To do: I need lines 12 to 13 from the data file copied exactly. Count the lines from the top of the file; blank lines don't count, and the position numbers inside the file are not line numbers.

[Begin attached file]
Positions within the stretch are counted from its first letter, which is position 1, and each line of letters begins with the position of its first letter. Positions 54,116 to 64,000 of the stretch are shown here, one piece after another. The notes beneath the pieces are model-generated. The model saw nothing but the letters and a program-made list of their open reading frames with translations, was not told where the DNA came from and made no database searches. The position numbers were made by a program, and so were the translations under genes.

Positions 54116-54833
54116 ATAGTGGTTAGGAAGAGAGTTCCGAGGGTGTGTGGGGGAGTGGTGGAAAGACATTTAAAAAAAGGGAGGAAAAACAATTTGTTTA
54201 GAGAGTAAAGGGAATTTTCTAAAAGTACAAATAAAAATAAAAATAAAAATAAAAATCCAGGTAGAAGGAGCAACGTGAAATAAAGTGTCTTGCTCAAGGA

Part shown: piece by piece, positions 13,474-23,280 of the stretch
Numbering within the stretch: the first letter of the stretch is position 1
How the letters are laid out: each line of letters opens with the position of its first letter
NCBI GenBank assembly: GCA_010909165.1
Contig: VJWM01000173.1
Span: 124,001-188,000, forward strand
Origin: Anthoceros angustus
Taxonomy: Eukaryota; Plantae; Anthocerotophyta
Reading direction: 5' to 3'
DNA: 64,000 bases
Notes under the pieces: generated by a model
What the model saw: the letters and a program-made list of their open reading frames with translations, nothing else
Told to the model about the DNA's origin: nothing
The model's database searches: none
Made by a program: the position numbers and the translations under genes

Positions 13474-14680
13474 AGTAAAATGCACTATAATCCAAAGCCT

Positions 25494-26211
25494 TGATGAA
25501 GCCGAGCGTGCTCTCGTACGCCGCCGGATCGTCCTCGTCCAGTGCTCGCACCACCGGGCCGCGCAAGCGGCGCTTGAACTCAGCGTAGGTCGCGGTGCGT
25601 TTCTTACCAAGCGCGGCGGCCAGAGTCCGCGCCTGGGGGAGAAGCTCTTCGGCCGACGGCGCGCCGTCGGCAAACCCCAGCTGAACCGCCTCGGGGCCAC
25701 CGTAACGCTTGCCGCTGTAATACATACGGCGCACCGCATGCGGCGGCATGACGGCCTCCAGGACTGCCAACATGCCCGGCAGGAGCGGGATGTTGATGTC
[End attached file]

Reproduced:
Taxonomy: Eukaryota; Plantae; Anthocerotophyta
Reading direction: 5' to 3'